100000 / 47 / 40 = 53.20 per hour as the starting base point.

Uncertainty multiplier

Working as a contractor most likely means another job down the line or a very real possibility the project does not work out. Depending on how much uncertainty is introduced, the higher the multiplier. The less stable the work, the more time a dev needs to cover in marketing and finding new contracts. This will get baked into their costs.

Increased finance multiplier

Contracting devs will have to usually provide their own equipment and internet and other costs that are covered often by the employer. US contracted devs have additional tax and health insurance obligations that adds a significant markup just to get paid the same as they would at an employer.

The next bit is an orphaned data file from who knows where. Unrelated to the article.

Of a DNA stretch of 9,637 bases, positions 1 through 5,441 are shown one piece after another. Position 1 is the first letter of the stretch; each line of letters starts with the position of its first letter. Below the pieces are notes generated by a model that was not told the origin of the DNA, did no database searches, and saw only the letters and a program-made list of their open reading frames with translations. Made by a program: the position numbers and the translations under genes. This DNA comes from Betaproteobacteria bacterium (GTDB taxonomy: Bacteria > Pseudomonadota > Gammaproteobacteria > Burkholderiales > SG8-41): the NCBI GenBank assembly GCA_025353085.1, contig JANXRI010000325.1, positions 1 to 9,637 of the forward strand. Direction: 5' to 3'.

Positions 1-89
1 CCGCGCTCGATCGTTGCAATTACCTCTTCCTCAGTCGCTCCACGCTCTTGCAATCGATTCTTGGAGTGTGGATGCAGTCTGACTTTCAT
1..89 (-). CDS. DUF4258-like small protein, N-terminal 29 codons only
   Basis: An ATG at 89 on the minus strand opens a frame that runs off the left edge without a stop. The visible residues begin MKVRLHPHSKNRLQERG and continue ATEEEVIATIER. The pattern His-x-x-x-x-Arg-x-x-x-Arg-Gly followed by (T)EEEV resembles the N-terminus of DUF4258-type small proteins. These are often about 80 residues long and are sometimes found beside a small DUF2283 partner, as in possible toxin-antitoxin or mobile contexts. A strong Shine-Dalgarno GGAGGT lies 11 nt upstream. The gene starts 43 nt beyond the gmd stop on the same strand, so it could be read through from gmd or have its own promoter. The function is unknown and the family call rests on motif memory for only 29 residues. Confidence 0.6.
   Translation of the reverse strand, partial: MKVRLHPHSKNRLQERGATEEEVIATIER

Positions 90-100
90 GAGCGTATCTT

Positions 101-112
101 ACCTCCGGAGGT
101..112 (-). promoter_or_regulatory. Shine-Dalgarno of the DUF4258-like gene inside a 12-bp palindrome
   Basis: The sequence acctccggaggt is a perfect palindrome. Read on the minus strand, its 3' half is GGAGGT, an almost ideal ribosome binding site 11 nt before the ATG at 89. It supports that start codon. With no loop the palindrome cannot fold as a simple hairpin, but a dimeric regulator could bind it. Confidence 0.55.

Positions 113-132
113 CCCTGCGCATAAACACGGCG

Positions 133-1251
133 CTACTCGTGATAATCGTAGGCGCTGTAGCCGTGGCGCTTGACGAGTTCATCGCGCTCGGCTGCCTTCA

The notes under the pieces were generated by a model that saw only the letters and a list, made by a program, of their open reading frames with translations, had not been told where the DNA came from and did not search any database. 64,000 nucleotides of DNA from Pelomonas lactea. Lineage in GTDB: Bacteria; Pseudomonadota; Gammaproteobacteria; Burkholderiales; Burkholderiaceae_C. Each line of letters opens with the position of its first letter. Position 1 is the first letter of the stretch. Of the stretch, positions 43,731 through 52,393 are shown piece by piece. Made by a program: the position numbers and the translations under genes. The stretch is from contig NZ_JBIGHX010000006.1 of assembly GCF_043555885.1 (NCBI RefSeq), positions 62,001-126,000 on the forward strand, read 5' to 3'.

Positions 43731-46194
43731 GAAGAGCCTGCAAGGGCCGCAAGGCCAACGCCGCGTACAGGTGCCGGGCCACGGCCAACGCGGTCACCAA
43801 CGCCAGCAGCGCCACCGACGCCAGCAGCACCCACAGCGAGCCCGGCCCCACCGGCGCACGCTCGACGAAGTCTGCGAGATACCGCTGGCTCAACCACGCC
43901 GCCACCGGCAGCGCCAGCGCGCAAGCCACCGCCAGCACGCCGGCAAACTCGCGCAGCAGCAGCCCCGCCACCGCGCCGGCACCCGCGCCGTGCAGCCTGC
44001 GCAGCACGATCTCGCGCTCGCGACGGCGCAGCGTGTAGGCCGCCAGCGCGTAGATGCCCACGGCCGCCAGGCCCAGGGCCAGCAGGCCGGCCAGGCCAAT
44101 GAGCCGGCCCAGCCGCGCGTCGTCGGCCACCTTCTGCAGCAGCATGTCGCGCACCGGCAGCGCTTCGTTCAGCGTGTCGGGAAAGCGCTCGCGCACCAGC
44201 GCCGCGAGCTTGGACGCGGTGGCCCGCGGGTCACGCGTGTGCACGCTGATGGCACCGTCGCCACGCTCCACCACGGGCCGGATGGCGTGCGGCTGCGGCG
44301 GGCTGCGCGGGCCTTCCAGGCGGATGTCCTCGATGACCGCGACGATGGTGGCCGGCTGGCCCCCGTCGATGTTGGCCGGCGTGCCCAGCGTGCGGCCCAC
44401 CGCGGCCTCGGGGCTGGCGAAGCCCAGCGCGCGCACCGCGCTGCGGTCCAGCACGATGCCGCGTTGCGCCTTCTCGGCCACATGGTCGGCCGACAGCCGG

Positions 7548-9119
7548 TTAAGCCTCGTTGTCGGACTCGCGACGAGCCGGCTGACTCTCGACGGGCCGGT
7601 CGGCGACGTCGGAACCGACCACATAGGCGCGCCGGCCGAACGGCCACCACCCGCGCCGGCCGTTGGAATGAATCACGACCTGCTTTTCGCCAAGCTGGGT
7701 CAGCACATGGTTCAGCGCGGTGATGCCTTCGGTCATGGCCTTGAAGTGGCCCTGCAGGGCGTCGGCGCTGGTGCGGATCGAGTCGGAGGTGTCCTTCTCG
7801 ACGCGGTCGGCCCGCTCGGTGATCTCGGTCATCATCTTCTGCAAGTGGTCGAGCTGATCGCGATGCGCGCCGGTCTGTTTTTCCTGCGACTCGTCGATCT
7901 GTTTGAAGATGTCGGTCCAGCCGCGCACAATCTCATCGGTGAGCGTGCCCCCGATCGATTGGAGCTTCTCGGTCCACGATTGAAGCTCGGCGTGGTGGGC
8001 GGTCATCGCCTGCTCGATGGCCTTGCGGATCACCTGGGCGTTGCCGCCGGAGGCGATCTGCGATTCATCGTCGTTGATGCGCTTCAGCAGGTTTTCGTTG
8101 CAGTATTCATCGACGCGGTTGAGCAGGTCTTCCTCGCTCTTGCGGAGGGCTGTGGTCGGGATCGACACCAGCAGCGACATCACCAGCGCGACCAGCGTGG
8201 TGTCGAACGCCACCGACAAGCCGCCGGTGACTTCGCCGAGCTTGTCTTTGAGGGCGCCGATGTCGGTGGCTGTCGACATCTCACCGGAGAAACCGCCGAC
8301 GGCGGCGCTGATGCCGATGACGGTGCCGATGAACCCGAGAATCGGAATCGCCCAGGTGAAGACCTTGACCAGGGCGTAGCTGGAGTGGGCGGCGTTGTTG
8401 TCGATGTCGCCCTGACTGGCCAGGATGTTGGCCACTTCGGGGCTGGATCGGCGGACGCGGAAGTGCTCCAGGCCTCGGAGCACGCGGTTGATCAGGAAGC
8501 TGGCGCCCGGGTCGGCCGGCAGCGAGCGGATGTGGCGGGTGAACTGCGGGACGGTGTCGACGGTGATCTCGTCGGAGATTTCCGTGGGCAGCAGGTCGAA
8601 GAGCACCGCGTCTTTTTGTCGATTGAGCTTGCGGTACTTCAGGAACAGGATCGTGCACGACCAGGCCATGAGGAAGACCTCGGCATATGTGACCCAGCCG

Hiring in other regions.

Often times you can find developers in cheaper to live countries that may offer lower rates. For US companies this represents a significant savings. For EU companies it tends to be marginal. The fee to the agency often claws back a lot of the up front savings on the developer rate. The benefit though is access to a larger pool of potential hires and easier up and down scaling. Hiring through another dev shop has some risks compared to directly hiring the dev. Directly hired devs are more invested in your company. Dev shop devs are often working multiple projects and often needs highly specced out work to be effective. That's not all cases of course but expect to try many before settling in to the right one.


Best of luck! Finding devs in this time period is a tricky endeavor that is a full time job unto itself.